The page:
Anywho, enough about the nudity.  This review and discussion contains spoilers, and yes, the movie is 3 years old, but on the ‘net there is always that one person who screams bloody murder at the fact there wasn’t a spoiler warning even though it’s old news.  What we have with Captain Fantastic is a story about parenting (specifically fatherhood), and the attempt to be present in your offspring’s lives to a greater degree than anyone else is; to raise your kids as you see fit.  Matt Ross then adds the layer of; what if those parents have an ideology that does not line up with the majority population?  Most reviews miss this basic point.  Many believe this movie exists to bash a certain political or religious perspective, and they contend the vehicle for this is how we are supposed to feel about Ben (played by Viggo) who is the patriarch of his family.  I don’t know what movie they were watching but the father is not portrayed as a hero… all I can come up with is people were 1) not paying attention while watching and 2) were so offended by what they perceived to be the point early on, that they missed the point entirely.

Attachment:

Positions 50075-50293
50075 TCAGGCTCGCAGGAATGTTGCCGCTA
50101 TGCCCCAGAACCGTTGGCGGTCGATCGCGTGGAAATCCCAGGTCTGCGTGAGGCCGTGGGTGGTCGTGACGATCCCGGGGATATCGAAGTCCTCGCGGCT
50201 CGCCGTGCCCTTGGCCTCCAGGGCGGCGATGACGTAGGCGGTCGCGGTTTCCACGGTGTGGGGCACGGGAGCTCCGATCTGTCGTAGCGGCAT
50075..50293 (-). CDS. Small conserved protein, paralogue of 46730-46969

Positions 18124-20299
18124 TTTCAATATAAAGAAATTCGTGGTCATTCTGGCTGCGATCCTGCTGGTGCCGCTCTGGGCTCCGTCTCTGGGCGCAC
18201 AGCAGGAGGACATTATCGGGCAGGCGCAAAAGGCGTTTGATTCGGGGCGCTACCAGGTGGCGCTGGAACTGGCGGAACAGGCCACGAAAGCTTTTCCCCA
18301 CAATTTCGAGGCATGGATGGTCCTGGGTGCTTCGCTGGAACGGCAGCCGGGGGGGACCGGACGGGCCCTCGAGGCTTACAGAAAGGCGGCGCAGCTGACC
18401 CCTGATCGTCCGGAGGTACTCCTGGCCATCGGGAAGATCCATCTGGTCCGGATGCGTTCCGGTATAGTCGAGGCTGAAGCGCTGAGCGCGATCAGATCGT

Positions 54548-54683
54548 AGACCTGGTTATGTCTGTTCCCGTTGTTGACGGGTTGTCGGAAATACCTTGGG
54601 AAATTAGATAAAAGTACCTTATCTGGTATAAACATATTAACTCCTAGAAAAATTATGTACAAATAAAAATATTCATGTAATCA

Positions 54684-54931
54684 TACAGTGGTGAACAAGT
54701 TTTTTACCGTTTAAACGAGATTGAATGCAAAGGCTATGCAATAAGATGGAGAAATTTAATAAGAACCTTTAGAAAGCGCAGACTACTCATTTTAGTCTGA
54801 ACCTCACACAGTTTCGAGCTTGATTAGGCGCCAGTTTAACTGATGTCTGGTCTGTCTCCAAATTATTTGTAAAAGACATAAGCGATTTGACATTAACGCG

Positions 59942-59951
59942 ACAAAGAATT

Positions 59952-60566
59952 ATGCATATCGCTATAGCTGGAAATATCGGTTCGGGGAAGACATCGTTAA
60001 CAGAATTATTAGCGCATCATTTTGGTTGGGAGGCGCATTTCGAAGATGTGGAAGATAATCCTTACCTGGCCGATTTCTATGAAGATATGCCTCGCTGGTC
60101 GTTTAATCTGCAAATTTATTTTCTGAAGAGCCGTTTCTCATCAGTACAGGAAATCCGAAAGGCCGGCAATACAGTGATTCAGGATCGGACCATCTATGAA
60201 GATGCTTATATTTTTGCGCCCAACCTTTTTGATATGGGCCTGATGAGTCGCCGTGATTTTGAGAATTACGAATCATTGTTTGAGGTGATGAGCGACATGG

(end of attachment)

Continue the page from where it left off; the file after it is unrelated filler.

The family; Ben Cash the Dad, Leslie the Mom, oldest brother Bodevan, twin girls Kielyr & Vespyr, Rellian the rebellious brother, Zaja the death obsessed sister, and the “baby” of the family, little brother Nai.  Mom and Dad are out of the norm and hard to quantify specifically, but what I instantly noticed that never really gets mentioned is that Ben wears a Mjolnir pendant.  Now, we are told flat out that Leslie, his wife, is an Buddhist in regards to philosophy not religion, but we are never told what Ben is, other than he isn’t Christian.  Their main beef seems to be against organized religion, which may be a reaction against Leslie’s upbringing that sharp-eyed viewers will find to be Catholic.  Many wear Mjolnir (Thor’s hammer) as a sign of protection, or as a nod to heritage, there are even Neo-Nazi’s who have latched on to it as a symbol.  Some wear it to simply show they aren’t Christian, but Ben’s use of it is interesting because who exactly is he wearing it for?  They see almost nobody, but even in the deep woods, or when showering in a waterfall, he keeps it on and no one (in the movie or in the reviews) really seems to notice. (Interesting side note; Viggo, as himself, has been photographed wearing one as well.)  Further, if I may jump to the end of the movie, in the final scene we clearly see he is not wearing it anymore, which is a really important clue that he has indeed changed his ways.